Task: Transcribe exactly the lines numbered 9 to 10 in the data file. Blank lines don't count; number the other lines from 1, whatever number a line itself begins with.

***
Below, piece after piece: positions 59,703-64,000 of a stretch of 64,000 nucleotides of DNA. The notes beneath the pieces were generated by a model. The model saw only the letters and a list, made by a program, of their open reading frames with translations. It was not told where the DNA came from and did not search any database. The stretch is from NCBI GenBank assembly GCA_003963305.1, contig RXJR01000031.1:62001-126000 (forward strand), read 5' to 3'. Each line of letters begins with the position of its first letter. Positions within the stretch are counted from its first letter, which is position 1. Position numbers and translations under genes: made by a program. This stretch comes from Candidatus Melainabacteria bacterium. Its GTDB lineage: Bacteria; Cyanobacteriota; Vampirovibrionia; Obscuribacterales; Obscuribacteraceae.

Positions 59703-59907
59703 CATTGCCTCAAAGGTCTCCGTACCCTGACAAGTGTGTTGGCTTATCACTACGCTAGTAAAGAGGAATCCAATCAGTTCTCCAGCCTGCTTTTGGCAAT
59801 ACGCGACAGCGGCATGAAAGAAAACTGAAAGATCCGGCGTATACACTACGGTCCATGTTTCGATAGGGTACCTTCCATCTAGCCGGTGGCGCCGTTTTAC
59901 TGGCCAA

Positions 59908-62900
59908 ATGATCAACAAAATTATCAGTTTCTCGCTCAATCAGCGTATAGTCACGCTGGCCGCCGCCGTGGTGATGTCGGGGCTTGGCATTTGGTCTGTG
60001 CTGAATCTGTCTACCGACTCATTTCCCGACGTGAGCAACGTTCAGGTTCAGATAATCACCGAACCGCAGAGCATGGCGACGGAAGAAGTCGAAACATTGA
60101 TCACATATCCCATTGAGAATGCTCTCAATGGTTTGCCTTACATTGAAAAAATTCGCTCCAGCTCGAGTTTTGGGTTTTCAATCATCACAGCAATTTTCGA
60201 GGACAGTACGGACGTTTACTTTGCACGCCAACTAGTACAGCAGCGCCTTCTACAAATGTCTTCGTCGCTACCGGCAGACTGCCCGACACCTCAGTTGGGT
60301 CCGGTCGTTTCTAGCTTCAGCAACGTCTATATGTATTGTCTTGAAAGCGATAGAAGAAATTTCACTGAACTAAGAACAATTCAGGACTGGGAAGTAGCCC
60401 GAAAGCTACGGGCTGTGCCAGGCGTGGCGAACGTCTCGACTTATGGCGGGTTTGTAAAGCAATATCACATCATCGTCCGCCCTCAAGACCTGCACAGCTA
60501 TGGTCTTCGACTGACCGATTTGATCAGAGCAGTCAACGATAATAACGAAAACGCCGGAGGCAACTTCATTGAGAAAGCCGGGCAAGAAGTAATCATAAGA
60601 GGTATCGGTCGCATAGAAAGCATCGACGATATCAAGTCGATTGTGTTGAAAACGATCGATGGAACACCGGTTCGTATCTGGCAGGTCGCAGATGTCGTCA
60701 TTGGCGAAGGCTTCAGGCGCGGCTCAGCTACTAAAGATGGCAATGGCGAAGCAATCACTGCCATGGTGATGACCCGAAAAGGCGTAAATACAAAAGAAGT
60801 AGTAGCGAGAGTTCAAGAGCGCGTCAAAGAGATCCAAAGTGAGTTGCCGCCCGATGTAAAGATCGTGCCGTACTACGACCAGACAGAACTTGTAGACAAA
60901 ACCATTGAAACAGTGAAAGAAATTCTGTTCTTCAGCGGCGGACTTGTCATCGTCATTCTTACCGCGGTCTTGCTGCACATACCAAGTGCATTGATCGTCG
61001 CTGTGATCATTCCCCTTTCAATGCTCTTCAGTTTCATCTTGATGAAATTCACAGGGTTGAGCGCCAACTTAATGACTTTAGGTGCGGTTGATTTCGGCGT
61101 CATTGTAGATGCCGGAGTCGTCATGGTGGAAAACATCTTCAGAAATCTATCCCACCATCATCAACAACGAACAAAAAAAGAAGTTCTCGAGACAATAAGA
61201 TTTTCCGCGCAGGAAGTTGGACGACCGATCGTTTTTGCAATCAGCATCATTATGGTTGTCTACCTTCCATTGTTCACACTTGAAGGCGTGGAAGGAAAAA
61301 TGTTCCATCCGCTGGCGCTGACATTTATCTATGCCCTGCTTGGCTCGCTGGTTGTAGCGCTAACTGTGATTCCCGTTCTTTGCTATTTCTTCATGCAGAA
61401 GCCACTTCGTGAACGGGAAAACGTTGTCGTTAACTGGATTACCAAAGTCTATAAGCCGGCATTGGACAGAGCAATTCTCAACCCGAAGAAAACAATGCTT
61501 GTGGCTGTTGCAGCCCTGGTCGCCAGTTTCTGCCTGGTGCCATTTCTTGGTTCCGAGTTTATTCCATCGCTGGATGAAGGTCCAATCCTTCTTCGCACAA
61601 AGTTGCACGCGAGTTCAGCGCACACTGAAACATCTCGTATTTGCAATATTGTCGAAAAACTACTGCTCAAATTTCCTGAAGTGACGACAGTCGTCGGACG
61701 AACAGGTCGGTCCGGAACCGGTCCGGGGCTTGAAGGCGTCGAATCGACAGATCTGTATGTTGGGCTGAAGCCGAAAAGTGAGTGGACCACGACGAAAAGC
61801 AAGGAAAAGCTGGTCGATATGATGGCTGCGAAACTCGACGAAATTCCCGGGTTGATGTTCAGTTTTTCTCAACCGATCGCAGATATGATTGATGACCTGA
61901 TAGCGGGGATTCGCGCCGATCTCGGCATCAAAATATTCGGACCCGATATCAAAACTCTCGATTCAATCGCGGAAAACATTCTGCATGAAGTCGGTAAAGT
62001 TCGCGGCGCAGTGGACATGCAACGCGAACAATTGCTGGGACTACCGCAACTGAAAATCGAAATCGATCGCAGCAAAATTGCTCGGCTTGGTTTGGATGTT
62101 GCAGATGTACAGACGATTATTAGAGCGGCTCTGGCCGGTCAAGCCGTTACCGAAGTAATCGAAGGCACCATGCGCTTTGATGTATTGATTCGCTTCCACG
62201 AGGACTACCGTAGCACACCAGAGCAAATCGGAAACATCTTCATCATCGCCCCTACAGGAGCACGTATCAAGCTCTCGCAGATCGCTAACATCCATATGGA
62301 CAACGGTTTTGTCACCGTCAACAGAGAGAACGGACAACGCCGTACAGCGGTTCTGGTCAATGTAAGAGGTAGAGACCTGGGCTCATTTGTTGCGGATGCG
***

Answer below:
60101 TCACATATCCCATTGAGAATGCTCTCAATGGTTTGCCTTACATTGAAAAAATTCGCTCCAGCTCGAGTTTTGGGTTTTCAATCATCACAGCAATTTTCGA
60201 GGACAGTACGGACGTTTACTTTGCACGCCAACTAGTACAGCAGCGCCTTCTACAAATGTCTTCGTCGCTACCGGCAGACTGCCCGACACCTCAGTTGGGT